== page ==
Covering Ground

Some native plants get aggressive (and that's a good thing)

We’ve had a bit of rain this year, and most plants are acting like giddy teenagers after a six-pack of energy drinks. That includes native plants. 

Who’d have thought a native plant would fail to mind its manners? In fact, when some natives get aggressive, they outcompete non-native invasive weeds. In the horticultural world, this quality is sometimes called “competitive exclusion.”

A Feel-Good Moment With a Poignant Personal Note

I drove past lots of parking lots filled with attendees at local graduations in June. Every year, the sight triggers a memory about June 1975. That year, I was a recent graduate of Penn State’s English program and I was riding across campus on my squeaky three-speed bicycle. I rode by an event at the agriculture school and decided to stop.

Green frog Consider these little green critters; they do big things.

They weigh less than a pound, in most cases much less, and they make few sounds. Yet frogs, toads, salamanders, turtles, and snakes have a big presence in the landscape.

Saw-whet Owl overwinters along the Connecticut shoreline but nests farther north. Give a Hoot About Owls

Got bird houses? Lots of people do. But have you got owl houses or habitat? 

Queen bumblebee on purple hyssop by Kimberly Stoner, Ph.D. Flowers for the Queen (Bee)

Don’t mistake their small size for lack of importance in our quality of life. Queen bumblebees are among the earliest insects to emerge in our area, and their pollinating activity is critical to both them and us.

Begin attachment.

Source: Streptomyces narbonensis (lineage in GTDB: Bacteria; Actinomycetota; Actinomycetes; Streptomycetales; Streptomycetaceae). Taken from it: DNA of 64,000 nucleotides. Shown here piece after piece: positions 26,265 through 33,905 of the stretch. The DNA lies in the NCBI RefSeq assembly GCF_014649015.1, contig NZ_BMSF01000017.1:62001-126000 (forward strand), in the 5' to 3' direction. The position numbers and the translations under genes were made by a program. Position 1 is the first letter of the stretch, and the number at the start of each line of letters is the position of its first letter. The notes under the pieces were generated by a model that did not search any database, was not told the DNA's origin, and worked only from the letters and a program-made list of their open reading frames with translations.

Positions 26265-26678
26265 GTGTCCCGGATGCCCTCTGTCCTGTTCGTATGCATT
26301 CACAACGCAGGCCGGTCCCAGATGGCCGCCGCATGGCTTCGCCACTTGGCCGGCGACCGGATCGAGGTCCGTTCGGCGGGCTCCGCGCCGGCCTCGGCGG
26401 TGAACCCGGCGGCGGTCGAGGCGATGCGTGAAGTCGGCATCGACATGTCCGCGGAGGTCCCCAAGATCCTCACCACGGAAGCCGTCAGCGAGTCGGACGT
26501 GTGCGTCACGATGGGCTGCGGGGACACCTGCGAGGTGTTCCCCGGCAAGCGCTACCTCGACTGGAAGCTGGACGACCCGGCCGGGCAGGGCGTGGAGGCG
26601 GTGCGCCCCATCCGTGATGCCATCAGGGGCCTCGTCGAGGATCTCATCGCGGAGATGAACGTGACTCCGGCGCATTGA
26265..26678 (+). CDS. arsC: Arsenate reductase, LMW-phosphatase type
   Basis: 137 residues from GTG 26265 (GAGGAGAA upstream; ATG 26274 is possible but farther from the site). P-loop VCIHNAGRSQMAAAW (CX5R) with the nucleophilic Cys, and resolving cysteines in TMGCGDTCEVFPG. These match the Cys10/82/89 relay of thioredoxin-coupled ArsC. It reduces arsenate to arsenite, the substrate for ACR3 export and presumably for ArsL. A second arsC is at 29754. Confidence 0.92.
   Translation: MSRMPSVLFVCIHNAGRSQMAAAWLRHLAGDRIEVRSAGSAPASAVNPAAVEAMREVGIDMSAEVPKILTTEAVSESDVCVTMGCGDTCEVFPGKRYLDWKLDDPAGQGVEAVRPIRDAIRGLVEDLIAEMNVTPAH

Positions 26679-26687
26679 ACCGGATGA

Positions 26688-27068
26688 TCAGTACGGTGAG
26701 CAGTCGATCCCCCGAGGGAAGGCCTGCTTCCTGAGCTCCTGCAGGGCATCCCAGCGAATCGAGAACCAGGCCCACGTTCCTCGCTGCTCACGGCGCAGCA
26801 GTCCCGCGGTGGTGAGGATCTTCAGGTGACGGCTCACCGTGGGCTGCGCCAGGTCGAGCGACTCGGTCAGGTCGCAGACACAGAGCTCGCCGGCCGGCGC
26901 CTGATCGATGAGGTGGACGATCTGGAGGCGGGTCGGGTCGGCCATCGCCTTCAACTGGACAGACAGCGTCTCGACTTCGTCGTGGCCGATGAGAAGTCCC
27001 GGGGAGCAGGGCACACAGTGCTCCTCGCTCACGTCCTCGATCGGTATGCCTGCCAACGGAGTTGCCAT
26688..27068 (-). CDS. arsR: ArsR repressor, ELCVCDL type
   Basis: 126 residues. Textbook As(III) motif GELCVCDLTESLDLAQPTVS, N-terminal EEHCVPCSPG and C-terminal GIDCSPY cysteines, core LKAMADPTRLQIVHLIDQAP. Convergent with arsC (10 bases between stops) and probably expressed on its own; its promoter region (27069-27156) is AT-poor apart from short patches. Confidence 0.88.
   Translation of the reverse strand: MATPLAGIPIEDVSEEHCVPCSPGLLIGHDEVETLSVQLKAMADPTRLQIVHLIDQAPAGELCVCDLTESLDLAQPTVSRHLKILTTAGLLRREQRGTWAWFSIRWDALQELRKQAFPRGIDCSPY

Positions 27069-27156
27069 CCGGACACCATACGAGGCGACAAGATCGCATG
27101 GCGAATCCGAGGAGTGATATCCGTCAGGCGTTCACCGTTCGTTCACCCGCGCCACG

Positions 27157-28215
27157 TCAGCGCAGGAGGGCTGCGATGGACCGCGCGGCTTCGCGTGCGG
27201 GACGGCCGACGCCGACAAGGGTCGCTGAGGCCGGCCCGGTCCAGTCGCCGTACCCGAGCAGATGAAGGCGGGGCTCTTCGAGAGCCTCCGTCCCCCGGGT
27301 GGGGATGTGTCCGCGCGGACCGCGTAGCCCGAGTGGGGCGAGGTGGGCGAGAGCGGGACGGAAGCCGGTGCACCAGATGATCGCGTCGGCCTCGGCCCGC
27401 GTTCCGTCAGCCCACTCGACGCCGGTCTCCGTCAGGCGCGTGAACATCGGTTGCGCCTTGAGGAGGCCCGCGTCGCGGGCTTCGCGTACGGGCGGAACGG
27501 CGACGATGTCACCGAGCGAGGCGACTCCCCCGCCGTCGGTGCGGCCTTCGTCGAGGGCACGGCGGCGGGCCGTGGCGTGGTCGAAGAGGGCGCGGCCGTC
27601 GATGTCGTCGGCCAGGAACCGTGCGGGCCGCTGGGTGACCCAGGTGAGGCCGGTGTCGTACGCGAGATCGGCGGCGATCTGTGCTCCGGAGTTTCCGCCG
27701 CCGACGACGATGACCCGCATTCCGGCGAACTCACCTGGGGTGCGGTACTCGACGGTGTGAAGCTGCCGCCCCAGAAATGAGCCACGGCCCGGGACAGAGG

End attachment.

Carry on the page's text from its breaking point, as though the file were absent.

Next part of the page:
Bumblebee on bush honeysuckle. Photo: Kimberly Stoner, Ph.D. Slow down to see spring's ephemeral flowers

Big bursts of yellow forsythia call out to us in late April, like billboards for spring, easy to see as we fly by in cars, trains, or on bicycles.

Grow Moss in Winter

If I told you there’s something green sparkling in the February sunlight just outside your door, you might be tempted to take a look. Don’t be disappointed if all you find is moss. It sometimes pays to notice the familiar.

Suzie Flores of Stonington Kelp Company Down on the (Kelp) Farm in Fisher's Island Sound

Suzie Flores had no professional farming or maritime experience before 2016. Then her husband, a veteran of the U.S. Marines, purchased the Mechanic Street Marina on the Pawcatuck River in Pawcatuck. He’d been around boats all his life, but was not a farmer.

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